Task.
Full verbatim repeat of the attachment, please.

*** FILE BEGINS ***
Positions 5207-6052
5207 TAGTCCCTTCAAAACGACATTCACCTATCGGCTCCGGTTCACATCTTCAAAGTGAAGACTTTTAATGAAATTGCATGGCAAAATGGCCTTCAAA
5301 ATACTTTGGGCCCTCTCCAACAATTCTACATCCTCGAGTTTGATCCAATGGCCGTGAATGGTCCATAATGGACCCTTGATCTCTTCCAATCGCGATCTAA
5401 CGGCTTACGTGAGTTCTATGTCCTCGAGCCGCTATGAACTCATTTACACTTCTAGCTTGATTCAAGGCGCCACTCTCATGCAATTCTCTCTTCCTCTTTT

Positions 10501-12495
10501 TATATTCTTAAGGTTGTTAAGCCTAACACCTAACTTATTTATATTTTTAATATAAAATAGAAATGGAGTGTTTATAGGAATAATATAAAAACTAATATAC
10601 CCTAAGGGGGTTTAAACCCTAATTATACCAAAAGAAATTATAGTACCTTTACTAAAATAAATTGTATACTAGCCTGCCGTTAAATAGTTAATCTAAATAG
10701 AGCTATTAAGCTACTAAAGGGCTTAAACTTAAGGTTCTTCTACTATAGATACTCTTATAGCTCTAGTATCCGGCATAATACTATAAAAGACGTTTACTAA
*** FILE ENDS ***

Positions 5207-6052
5207 TAGTCCCTTCAAAACGACATTCACCTATCGGCTCCGGTTCACATCTTCAAAGTGAAGACTTTTAATGAAATTGCATGGCAAAATGGCCTTCAAA
5301 ATACTTTGGGCCCTCTCCAACAATTCTACATCCTCGAGTTTGATCCAATGGCCGTGAATGGTCCATAATGGACCCTTGATCTCTTCCAATCGCGATCTAA
5401 CGGCTTACGTGAGTTCTATGTCCTCGAGCCGCTATGAACTCATTTACACTTCTAGCTTGATTCAAGGCGCCACTCTCATGCAATTCTCTCTTCCTCTTTT

Positions 10501-12495
10501 TATATTCTTAAGGTTGTTAAGCCTAACACCTAACTTATTTATATTTTTAATATAAAATAGAAATGGAGTGTTTATAGGAATAATATAAAAACTAATATAC
10601 CCTAAGGGGGTTTAAACCCTAATTATACCAAAAGAAATTATAGTACCTTTACTAAAATAAATTGTATACTAGCCTGCCGTTAAATAGTTAATCTAAATAG
10701 AGCTATTAAGCTACTAAAGGGCTTAAACTTAAGGTTCTTCTACTATAGATACTCTTATAGCTCTAGTATCCGGCATAATACTATAAAAGACGTTTACTAA